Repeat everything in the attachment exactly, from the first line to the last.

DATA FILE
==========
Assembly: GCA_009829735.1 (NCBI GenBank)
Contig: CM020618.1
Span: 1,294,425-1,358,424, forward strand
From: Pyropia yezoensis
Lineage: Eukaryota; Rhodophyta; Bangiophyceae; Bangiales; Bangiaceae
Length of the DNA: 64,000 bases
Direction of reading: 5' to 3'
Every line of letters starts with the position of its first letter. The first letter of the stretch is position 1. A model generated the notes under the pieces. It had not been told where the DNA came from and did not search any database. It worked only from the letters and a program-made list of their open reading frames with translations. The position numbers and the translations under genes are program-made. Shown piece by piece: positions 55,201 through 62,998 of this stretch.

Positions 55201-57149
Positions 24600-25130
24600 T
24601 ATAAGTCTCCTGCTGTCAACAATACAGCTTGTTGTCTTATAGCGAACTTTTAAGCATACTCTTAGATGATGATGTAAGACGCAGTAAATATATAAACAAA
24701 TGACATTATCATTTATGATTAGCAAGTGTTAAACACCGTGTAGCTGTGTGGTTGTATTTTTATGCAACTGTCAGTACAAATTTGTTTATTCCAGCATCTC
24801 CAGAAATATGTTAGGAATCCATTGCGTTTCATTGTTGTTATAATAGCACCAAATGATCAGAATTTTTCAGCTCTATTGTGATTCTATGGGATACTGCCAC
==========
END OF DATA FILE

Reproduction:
Assembly: GCA_009829735.1 (NCBI GenBank)
Contig: CM020618.1
Span: 1,294,425-1,358,424, forward strand
From: Pyropia yezoensis
Lineage: Eukaryota; Rhodophyta; Bangiophyceae; Bangiales; Bangiaceae
Length of the DNA: 64,000 bases
Direction of reading: 5' to 3'
Every line of letters starts with the position of its first letter. The first letter of the stretch is position 1. A model generated the notes under the pieces. It had not been told where the DNA came from and did not search any database. It worked only from the letters and a program-made list of their open reading frames with translations. The position numbers and the translations under genes are program-made. Shown piece by piece: positions 55,201 through 62,998 of this stretch.

Positions 55201-57149
Positions 24600-25130
24600 T
24601 ATAAGTCTCCTGCTGTCAACAATACAGCTTGTTGTCTTATAGCGAACTTTTAAGCATACTCTTAGATGATGATGTAAGACGCAGTAAATATATAAACAAA
24701 TGACATTATCATTTATGATTAGCAAGTGTTAAACACCGTGTAGCTGTGTGGTTGTATTTTTATGCAACTGTCAGTACAAATTTGTTTATTCCAGCATCTC
24801 CAGAAATATGTTAGGAATCCATTGCGTTTCATTGTTGTTATAATAGCACCAAATGATCAGAATTTTTCAGCTCTATTGTGATTCTATGGGATACTGCCAC